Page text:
Today we are going to look at Fuling Global Inc. (NASDAQ:FORK) to see whether it might be an attractive investment prospect. To be precise, we'll consider its Return On Capital Employed (ROCE), as that will inform our view of the quality of the business.
First, we'll go over how we calculate ROCE. Then we'll compare its ROCE to similar companies. Then we'll determine how its current liabilities are affecting its ROCE.
What is Return On Capital Employed (ROCE)?
ROCE measures the 'return' (pre-tax profit) a company generates from capital employed in its business. In general, businesses with a higher ROCE are usually better quality. In brief, it is a useful tool, but it is not without drawbacks. Author Edwin Whiting says to be careful when comparing the ROCE of different businesses, since 'No two businesses are exactly alike.'
So, How Do We Calculate ROCE?
Analysts use this formula to calculate return on capital employed:
Return on Capital Employed = Earnings Before Interest and Tax (EBIT) ÷ (Total Assets - Current Liabilities)
Or for Fuling Global:
0.14 = US$10m ÷ (US$123m - US$47m) (Based on the trailing twelve months to December 2018.)
Therefore, Fuling Global has an ROCE of 14%.
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Does Fuling Global Have A Good ROCE?
ROCE can be useful when making comparisons, such as between similar companies. Fuling Global's ROCE appears to be substantially greater than the 11% average in the Consumer Durables industry. We consider this a positive sign, because it suggests it uses capital more efficiently than similar companies. Independently of how Fuling Global compares to its industry, its ROCE in absolute terms appears decent, and the company may be worthy of closer investigation.
Fuling Global's current ROCE of 14% is lower than 3 years ago, when the company reported a 21% ROCE. So investors might consider if it has had issues recently.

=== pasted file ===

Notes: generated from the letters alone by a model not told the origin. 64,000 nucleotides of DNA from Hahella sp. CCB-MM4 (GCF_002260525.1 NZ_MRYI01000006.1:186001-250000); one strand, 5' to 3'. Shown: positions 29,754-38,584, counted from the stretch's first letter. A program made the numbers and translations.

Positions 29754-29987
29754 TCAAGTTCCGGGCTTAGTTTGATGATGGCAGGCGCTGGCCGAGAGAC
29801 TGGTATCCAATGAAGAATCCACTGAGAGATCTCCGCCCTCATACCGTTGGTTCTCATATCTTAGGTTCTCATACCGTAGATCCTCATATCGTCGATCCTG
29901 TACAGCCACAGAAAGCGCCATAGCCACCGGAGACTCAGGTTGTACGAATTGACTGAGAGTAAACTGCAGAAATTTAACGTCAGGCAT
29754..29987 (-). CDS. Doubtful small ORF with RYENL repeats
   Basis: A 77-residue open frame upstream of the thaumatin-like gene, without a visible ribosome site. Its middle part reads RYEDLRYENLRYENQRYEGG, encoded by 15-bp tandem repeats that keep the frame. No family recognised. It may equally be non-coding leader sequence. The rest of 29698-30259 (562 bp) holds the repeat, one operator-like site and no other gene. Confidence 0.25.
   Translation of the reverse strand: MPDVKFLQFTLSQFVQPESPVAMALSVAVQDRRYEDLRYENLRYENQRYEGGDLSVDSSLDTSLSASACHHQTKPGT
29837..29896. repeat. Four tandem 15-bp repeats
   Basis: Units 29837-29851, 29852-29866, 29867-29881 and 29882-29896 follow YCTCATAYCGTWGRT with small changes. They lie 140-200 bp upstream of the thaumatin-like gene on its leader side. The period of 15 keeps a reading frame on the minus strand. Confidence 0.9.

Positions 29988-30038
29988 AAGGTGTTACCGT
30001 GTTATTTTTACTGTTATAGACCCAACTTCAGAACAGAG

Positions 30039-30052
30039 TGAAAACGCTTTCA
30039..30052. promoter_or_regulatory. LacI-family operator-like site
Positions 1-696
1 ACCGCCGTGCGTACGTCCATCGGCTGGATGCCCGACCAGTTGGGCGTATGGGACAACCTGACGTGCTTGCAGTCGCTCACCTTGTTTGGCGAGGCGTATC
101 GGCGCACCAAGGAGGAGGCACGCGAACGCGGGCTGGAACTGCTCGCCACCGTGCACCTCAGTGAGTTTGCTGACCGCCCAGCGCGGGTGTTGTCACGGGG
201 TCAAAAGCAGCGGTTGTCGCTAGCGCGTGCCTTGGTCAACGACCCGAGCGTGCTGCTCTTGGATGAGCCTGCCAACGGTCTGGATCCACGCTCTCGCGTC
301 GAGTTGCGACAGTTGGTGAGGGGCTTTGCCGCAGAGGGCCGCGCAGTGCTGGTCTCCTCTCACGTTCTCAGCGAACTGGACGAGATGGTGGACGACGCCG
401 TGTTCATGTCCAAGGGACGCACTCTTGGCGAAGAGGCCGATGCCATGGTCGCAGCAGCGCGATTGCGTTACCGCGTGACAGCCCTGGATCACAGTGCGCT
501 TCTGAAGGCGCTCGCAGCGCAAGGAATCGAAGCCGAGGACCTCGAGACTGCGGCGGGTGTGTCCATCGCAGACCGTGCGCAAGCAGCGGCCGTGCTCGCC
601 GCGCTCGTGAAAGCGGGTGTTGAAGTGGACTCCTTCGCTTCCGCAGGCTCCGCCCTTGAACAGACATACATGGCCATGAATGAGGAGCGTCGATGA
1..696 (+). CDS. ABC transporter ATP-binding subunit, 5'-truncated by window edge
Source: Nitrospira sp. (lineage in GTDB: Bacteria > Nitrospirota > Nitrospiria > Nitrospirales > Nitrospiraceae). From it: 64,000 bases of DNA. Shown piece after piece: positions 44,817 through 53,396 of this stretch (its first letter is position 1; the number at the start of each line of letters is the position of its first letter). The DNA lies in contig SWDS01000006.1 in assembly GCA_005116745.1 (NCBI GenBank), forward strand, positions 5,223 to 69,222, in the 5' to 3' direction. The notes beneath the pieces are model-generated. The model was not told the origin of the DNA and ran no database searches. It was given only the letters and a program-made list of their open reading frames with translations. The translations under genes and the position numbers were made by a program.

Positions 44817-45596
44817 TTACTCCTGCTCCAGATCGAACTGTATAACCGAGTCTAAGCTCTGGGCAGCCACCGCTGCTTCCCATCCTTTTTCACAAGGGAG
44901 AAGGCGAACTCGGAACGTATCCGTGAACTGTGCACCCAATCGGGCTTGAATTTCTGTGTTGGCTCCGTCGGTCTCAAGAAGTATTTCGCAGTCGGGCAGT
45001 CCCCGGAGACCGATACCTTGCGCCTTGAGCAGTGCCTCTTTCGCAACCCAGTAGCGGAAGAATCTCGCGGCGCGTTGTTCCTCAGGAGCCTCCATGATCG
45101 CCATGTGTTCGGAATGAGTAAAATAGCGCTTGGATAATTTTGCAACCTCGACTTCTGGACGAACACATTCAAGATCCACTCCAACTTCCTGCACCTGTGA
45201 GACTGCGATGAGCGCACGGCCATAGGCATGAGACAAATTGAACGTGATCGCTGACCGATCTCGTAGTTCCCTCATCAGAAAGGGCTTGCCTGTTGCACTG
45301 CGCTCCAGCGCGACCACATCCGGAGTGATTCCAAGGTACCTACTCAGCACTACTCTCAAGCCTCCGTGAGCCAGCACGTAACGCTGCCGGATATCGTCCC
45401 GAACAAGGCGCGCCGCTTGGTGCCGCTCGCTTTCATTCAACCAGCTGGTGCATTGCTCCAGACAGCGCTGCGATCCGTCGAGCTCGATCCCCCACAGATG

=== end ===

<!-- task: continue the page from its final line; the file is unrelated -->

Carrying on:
It is important to remember that ROCE shows past performance, and is not necessarily predictive. ROCE can be deceptive for cyclical businesses, as returns can look incredible in boom times, and terribly low in downturns. ROCE is, after all, simply a snap shot of a single year. You can check if Fuling Global has cyclical profits by looking at this free graph of past earnings, revenue and cash flow.
What Are Current Liabilities, And How Do They Affect Fuling Global's ROCE?
Current liabilities include invoices, such as supplier payments, short-term debt, or a tax bill, that need to be paid within 12 months. Due to the way ROCE is calculated, a high level of current liabilities makes a company look as though it has less capital employed, and thus can (sometimes unfairly) boost the ROCE. To counteract this, we check if a company has high current liabilities, relative to its total assets.
Fuling Global has total assets of US$123m and current liabilities of US$47m. As a result, its current liabilities are equal to approximately 39% of its total assets. With this level of current liabilities, Fuling Global's ROCE is boosted somewhat.
Our Take On Fuling Global's ROCE
While its ROCE looks good, it's worth remembering that the current liabilities are making the business look better. Fuling Global looks strong on this analysis, but there are plenty of other companies that could be a good opportunity . Here is a free list of companies growing earnings rapidly.
For those who like to find winning investments this free list of growing companies with recent insider purchasing, could be just the ticket.
We aim to bring you long-term focused research analysis driven by fundamental data. Note that our analysis may not factor in the latest price-sensitive company announcements or qualitative material.
If you spot an error that warrants correction, please contact the editor at firstname.lastname@example.org. This article by Simply Wall St is general in nature. It does not constitute a recommendation to buy or sell any stock, and does not take account of your objectives, or your financial situation. Simply Wall St has no position in the stocks mentioned. Thank you for reading.